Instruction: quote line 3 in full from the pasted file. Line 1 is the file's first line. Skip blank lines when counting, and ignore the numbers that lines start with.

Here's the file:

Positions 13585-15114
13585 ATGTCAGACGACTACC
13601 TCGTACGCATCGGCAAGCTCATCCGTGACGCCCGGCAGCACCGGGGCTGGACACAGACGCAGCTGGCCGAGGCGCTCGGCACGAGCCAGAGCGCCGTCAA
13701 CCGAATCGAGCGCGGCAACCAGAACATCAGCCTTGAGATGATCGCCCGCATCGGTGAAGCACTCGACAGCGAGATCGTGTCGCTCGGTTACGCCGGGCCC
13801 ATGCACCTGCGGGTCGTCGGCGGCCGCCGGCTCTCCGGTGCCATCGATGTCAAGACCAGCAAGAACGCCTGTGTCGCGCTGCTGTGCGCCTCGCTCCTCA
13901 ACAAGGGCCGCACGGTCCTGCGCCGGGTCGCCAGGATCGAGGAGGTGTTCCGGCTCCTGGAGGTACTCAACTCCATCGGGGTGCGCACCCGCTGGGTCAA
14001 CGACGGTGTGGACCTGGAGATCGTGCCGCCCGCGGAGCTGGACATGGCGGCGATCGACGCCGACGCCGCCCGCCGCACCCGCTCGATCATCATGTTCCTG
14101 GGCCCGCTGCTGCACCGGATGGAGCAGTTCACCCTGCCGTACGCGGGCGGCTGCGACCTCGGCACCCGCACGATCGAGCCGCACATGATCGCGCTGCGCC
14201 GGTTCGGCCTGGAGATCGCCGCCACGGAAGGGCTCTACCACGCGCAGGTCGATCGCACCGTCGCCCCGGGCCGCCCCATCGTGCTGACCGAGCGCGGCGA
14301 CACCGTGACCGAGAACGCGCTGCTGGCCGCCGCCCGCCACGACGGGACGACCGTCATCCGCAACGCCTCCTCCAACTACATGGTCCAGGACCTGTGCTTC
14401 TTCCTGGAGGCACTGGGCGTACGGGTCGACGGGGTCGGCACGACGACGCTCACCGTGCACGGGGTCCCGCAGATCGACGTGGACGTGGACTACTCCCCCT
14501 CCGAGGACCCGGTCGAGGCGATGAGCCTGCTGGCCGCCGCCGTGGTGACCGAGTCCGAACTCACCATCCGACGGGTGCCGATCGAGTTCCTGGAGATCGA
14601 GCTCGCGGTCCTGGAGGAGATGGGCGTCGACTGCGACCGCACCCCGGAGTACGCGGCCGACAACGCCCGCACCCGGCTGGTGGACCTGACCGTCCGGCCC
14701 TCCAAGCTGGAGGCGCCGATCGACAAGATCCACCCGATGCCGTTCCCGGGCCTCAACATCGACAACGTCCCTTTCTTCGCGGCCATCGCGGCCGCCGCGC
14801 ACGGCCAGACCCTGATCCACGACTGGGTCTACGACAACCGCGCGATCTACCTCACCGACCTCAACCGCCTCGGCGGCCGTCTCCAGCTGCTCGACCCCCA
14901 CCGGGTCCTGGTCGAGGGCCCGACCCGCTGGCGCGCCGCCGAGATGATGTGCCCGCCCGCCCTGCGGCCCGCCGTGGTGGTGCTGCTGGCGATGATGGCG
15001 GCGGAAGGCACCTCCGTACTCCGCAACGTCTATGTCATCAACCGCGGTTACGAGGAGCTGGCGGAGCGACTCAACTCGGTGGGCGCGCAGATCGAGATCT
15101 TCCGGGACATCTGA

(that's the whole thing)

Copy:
13601 TCGTACGCATCGGCAAGCTCATCCGTGACGCCCGGCAGCACCGGGGCTGGACACAGACGCAGCTGGCCGAGGCGCTCGGCACGAGCCAGAGCGCCGTCAA